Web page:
Have you noticed that ticker feed of viewer comments on the bottom of the screen when you watch television news? That’s the Twitter Effect – immediate crowdsourced information from a variety of perspectives. When broadcasters ask viewers to submit pictures and videos of local breaking news we all benefit not only from the incredible immediacy, but from the larger, holistic perspective that is created by the aggregate of thousands of individual “tweets.”
My colleague's intriguing blog post about secrets made me think "do we have any secrets here at the library?" The fact that I had to think awhile is a good sign since we aim for transparency. But I did think of one: did you know the library has a fourth floor?
"Let the world know who you are and the right people will find you." This was the sage advice from Matthew Levy, the speaker at the library's most recent Tuesday Networking Breakfast. A job coach with more than two decades experience "on both sides of the desk," Levy offered insightful and useful information about using the professional social media site LinkedIn.
As I was thinking about which recent reads I'd like to blog about, two very different titles came to mind. One is a War World II spy thriller that takes place in Germany in 1939 and the other is a magical, sensual tale of an exotic spice merchant from India.
Kicked around. Kick the habit. Kicked off the island. With connotations like this, is it any wonder that the lowly library kick stool doesn’t get much respect? But think about it…is there a better way for the vertically-challenged to get to a book high up on the top shelf?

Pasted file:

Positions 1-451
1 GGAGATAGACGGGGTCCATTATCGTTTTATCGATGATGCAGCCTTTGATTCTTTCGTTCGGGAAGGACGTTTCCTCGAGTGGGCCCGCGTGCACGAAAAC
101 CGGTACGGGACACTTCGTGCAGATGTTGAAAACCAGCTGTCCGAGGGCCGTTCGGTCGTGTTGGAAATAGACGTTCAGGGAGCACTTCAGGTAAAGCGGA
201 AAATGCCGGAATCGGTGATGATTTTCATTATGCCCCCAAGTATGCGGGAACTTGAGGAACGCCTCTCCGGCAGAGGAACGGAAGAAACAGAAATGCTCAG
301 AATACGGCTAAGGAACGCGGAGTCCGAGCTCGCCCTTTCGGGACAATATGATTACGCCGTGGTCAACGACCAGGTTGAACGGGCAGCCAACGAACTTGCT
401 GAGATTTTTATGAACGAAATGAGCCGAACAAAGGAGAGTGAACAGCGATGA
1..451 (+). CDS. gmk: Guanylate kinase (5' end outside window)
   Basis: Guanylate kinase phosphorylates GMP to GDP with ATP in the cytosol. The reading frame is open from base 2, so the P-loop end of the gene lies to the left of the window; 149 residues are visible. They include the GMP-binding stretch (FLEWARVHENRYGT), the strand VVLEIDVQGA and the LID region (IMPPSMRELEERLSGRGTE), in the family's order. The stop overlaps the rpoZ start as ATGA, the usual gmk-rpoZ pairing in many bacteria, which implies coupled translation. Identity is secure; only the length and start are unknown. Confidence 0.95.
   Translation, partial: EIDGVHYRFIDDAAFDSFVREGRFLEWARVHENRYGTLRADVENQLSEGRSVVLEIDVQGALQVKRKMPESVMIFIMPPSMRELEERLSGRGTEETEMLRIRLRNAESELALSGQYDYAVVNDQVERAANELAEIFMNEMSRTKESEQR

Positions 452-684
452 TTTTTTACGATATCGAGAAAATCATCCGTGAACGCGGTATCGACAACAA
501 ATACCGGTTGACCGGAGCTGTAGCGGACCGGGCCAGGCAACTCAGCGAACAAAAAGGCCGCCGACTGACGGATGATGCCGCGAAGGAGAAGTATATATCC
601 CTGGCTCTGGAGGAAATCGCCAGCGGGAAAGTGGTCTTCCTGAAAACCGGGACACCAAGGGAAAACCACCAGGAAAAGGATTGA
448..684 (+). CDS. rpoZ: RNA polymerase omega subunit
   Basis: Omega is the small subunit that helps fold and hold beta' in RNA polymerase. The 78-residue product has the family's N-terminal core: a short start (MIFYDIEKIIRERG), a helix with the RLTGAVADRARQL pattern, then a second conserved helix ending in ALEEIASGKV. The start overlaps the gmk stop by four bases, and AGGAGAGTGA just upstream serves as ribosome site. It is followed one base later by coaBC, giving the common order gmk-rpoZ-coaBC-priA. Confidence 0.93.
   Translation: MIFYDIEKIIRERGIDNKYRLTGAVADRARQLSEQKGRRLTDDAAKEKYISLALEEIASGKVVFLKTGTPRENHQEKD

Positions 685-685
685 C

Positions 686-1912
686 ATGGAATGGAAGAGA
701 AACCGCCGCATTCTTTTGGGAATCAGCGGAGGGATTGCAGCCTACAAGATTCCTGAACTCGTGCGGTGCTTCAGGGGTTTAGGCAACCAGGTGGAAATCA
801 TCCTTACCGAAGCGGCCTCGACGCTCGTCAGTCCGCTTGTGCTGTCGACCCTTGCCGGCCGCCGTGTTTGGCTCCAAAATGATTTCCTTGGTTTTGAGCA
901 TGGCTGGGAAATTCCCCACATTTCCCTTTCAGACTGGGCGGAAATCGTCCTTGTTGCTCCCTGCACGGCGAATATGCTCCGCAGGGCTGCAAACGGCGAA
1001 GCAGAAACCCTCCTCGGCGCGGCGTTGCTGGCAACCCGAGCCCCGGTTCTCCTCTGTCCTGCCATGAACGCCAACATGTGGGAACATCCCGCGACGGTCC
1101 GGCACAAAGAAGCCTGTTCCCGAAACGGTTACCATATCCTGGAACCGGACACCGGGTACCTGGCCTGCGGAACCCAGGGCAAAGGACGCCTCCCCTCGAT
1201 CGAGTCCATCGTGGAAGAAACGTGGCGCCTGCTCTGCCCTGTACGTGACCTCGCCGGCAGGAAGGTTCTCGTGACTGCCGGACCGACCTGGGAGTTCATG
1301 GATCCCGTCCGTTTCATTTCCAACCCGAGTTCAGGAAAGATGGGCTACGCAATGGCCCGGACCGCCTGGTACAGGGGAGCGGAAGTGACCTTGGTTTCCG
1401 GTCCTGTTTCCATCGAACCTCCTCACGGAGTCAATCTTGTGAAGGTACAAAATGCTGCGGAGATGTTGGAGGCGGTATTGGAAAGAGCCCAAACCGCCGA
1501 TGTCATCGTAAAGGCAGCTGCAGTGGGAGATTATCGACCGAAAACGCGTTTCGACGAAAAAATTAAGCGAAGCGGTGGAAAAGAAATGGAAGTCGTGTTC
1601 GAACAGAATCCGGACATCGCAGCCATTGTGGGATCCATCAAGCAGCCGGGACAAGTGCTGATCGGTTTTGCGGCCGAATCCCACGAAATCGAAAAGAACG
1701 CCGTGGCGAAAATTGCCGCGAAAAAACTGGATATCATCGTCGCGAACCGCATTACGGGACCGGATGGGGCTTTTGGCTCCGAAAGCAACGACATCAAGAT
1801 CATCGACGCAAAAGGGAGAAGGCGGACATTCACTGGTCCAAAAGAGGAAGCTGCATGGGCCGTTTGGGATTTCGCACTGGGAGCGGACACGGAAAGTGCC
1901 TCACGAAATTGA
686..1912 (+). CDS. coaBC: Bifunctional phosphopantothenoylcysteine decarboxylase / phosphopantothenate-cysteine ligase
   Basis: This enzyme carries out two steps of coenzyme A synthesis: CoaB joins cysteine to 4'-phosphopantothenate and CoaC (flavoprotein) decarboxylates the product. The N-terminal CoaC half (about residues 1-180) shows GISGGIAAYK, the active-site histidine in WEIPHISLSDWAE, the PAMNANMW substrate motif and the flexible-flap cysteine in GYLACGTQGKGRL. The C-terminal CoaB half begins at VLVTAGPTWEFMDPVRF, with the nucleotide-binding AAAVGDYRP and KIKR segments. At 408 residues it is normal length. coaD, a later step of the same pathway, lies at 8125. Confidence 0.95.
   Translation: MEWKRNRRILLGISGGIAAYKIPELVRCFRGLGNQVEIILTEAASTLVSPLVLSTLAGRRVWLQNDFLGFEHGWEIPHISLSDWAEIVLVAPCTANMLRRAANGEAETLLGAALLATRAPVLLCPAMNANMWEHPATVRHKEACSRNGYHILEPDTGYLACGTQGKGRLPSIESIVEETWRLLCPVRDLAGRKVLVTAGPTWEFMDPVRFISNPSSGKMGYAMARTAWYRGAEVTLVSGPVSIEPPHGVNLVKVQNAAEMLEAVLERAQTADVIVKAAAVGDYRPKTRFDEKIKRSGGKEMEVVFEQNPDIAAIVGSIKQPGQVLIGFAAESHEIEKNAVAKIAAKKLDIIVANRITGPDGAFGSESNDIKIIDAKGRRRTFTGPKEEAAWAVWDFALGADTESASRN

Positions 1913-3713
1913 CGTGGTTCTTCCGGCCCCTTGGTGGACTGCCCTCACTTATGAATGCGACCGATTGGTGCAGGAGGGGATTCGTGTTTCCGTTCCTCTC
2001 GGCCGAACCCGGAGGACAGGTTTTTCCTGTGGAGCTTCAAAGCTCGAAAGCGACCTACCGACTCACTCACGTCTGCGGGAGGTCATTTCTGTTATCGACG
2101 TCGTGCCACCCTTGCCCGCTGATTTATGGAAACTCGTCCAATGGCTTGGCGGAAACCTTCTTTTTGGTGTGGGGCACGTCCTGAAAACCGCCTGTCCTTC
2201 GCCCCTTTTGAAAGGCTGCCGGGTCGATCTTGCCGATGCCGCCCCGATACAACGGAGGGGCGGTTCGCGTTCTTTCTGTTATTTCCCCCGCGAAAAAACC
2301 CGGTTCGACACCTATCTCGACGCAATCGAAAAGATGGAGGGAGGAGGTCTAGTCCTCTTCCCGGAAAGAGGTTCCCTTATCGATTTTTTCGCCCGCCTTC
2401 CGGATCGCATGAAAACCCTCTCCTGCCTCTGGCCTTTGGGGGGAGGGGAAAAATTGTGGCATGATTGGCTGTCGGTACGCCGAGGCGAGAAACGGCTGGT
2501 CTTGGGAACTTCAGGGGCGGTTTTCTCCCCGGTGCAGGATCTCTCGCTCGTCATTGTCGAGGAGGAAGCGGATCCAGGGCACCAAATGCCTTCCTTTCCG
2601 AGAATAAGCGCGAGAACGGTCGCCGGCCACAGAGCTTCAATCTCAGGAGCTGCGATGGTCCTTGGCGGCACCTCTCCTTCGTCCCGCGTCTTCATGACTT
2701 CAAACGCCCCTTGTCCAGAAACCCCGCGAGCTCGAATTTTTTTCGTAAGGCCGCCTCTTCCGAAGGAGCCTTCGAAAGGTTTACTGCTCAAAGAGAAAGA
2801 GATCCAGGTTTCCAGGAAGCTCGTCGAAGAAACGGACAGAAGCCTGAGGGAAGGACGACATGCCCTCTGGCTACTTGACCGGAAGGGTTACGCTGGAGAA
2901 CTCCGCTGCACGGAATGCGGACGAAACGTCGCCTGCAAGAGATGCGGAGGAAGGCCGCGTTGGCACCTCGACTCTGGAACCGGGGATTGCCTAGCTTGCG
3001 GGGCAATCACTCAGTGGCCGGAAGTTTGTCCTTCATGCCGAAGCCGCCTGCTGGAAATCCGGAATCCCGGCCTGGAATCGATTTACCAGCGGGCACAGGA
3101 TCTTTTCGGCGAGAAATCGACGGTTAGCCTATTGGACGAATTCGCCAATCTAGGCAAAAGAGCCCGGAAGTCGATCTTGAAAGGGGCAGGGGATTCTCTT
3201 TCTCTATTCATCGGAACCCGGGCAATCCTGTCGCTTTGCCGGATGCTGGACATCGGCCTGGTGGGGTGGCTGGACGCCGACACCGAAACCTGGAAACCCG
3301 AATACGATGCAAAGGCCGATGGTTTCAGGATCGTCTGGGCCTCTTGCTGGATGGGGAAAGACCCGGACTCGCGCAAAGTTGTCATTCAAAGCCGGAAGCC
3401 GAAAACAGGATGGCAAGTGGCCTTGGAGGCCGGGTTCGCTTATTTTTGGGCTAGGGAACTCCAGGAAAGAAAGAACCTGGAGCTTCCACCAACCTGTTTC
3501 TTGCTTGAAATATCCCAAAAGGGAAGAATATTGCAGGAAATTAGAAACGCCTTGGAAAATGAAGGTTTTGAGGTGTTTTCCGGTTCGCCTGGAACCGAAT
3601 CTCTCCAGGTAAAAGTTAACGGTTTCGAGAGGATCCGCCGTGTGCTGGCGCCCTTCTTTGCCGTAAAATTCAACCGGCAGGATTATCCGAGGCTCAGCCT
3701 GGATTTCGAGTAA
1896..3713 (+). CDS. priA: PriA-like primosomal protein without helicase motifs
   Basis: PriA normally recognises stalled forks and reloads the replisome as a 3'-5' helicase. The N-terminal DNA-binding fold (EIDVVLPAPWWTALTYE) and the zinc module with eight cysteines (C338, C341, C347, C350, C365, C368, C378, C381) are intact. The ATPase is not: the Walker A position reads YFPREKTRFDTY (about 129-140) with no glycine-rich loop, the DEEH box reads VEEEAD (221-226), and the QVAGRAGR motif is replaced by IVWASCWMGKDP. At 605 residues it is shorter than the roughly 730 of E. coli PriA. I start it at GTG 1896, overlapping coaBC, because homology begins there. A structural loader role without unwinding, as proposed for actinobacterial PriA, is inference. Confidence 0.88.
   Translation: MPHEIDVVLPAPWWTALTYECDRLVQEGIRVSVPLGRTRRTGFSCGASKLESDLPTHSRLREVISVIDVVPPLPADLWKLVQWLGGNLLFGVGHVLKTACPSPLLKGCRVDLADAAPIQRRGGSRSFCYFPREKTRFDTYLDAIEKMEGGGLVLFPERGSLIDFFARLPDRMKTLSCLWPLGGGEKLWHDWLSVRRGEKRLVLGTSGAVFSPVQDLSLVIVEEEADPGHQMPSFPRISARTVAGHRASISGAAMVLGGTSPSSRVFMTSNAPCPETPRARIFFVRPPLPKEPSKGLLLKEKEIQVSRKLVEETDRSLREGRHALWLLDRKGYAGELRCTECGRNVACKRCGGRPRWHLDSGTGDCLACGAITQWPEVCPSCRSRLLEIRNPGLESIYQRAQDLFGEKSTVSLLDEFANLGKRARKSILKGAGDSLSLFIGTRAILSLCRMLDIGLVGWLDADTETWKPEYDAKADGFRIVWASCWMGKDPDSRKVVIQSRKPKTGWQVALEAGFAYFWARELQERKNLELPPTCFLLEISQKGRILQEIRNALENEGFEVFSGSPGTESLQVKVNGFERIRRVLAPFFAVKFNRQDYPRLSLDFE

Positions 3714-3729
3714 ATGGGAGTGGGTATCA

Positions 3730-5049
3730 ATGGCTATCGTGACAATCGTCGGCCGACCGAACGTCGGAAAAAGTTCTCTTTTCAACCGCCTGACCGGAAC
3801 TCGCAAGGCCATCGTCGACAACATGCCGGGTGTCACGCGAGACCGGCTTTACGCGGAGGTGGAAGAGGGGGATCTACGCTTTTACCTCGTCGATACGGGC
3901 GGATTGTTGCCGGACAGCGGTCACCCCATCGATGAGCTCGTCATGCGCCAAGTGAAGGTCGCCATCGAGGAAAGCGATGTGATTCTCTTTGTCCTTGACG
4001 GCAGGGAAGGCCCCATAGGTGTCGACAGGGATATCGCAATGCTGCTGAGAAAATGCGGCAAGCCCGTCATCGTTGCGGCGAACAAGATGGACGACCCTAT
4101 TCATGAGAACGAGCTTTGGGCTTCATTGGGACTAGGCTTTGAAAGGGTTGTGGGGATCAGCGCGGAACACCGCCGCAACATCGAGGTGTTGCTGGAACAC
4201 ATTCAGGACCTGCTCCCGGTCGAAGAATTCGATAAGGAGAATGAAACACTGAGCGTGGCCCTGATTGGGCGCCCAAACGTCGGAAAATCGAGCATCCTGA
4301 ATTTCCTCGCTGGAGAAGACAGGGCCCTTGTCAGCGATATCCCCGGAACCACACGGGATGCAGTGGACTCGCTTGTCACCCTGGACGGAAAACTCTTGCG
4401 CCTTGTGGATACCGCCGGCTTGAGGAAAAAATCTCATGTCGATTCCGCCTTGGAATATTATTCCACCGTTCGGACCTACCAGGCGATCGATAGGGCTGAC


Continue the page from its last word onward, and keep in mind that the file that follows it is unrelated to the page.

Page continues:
What is it about secrets that make them so intriguing and worth sharing? Maybe it's that revealing something provides a sense of freedom from what holds us back, or that the idea of being an insider appeals to the competitive side in each of us. There are countless reasons why secrets are so alluring. I recently discovered two books that reveal excellent secrets. Some are frivolous, some are powerful - but they all make for very enjoyable reads.
Now that spring break has met with its sweltering denouement, what are your plans for the summer? If you are anything like me, you might feel a little anxious about the subject. Where to begin? Where to go? It could be as simple as following Kurt Perschke's RedBall Project to its next destination, London, in June. Although, you might need something a little more than a giant art installation to tempt you to leave your nest.
Every summer we are happy to have about 100 teenage volunteers lend a helping hand in the library. Once again as we are getting ready for a great summer of reading clubs and special events ahead at 65 Witherspoon Street, we are counting on the contribution of our volunteers to make it the best summer ever at Princeton Public Library. Now is the time for interested teens (entering seventh grade or above), to apply.
In my last post, I talked about the history of the computer. Today, I go into more detail about The Dream Machine, a book that starts with the life of J. C. R. Licklider, a man who it can be argued first envisioned the Internet and computing as we know it today. Described as "tall, handsome, athletic, and outgoing, with sun-bleached hair and blue eyes", by 1942 he earned his PhD in neuroscience.